Estate Planning RLT vs. Testamentary (Texas)

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greenhorn401
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Estate Planning RLT vs. Testamentary (Texas)

Post by greenhorn401 » Mon Feb 19, 2018 2:08 am

So my wife and I started down the estate planning path, and the lawyer we spoke to recommended a trust based estate planning. What he suggested was to set up a revocable living trust, and upon our death, the RLT will dissolve and spin up a subtrust for our only son (minor). We know we ultimately want a trust because we want to control how the estate is distributed and do not want him to inherit everything outright at 18. However, cost aside, we are not sure the best path to get there.

Our estate is pretty simple; we have one house, bank accounts, taxable investment accounts, 401K and Roth IRA accounts. I also have life insurance. Since we can desiginate a beneficary and bypass probate with the majority of our assets, should I just get a will w/ testamentary trust and call it a day? I am struggling on whether I need the complexity/hassle of an RLT.

Without an RLT, I get that if I or my DW passes, the surviving person would have to go through probate to claim the other half of the house, and when we both pass, the house will go through probate before passing on to my son. All the other assets will skip probate, since I would have already named the testamentary trust as a secondary beneficiary (with my wife as primary).

Am I missing anything?

Also, for any Bogleheads that have done a Testamentary trust, how comprehensive was the verbiage? My understanding is that things like spendthrift trusts are nothing more than just specific verbiage written into a trust, likewise for IRA trust. As long as the verbiage I need is written into the will under the testmenatary trust I should be fine?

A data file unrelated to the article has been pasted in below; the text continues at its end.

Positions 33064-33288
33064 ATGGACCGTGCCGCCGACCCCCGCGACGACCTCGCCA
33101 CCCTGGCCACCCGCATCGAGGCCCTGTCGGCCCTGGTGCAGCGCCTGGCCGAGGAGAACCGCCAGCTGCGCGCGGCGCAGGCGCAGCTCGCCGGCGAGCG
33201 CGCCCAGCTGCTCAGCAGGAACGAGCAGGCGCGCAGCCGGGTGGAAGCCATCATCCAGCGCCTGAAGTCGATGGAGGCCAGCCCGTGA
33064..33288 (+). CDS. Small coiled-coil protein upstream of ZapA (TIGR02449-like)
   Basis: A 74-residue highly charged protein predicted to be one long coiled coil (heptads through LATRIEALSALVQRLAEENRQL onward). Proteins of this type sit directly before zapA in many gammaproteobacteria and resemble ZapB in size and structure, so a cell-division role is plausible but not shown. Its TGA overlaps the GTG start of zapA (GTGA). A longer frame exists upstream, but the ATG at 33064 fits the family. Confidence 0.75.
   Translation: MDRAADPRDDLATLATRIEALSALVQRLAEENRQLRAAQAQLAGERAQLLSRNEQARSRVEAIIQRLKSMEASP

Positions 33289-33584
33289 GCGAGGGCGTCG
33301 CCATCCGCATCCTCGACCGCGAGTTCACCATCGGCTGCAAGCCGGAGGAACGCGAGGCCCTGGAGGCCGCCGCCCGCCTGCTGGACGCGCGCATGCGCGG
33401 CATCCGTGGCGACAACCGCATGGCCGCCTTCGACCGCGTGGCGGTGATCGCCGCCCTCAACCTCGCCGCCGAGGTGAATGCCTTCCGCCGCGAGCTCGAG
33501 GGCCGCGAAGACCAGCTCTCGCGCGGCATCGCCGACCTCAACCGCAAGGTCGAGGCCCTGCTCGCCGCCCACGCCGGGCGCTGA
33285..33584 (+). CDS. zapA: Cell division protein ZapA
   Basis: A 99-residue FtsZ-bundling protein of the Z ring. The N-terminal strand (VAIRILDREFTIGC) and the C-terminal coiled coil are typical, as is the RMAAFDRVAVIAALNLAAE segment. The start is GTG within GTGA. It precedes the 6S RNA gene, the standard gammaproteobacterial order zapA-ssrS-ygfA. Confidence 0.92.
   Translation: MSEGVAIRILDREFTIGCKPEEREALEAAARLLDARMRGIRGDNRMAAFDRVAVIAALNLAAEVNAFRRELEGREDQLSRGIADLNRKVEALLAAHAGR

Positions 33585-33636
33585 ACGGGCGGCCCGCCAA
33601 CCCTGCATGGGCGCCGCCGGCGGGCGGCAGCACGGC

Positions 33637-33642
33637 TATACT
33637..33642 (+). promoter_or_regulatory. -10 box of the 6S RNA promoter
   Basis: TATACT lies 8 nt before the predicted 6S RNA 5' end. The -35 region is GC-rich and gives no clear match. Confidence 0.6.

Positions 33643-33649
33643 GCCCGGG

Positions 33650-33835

afan
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Re: Estate Planning RLT vs. Testamentary (Texas)

Post by afan » Mon Feb 19, 2018 9:21 am

Assuming you hold the house as joint tenants or tenants by the entirety then the house would not have to go through probate at the first death.

The RLT has very little cost or complexity associated with it. We set them up ages ago and 99.9999% of the time we never notice them. They have no effects on tax returns. All it required was filling out a form for each account that was moving from individual accounts to a trust account. That was dead simple and only done once.

If the goals you outlined are really the only considerations then the RLT will have little additional value. It will simplify life for whoever has to settle the estates. By establishing and funding your living trusts while you are alive and healthy you take this off the plate of someone in the future. For me this is an important issue. I want to minimize the amount of work my spouse would have to do on my death and minimize the work our executor, close relative, would have to do at the second death. Never put off to tomorrow what you can do today.

The RLT also makes life much easier if you need someone to take over and manage your affairs during your life. Relying on powers of attorney, we found when trying to help someone, can lead to a series of frustrations as financial institutions refuse to honor valid POAs. Things that were in trust were simple. The only way we were able to deal with things that were held individually was having the person transfer those assets into the trust. If that had not been possible we would have had to hire an attorney to deal with each company and its refusal to accept the POA. One at a time, with the meeting running.

We did not price getting our estate planning with only testamentary trusts. According to Bsteiner, who is an estate planning attorney, the cost with RLT or only testamentary trusts should be the same. All the same provisions would appear, in one case they would be in the RLT documents, in the other case in the wills. The time the attorney spends collecting information, explaining options to the client and drafting documents would be the same.

For me, there were good reasons to to do an RLT and no reason not to. Do it now or leave it to someone else to do it later.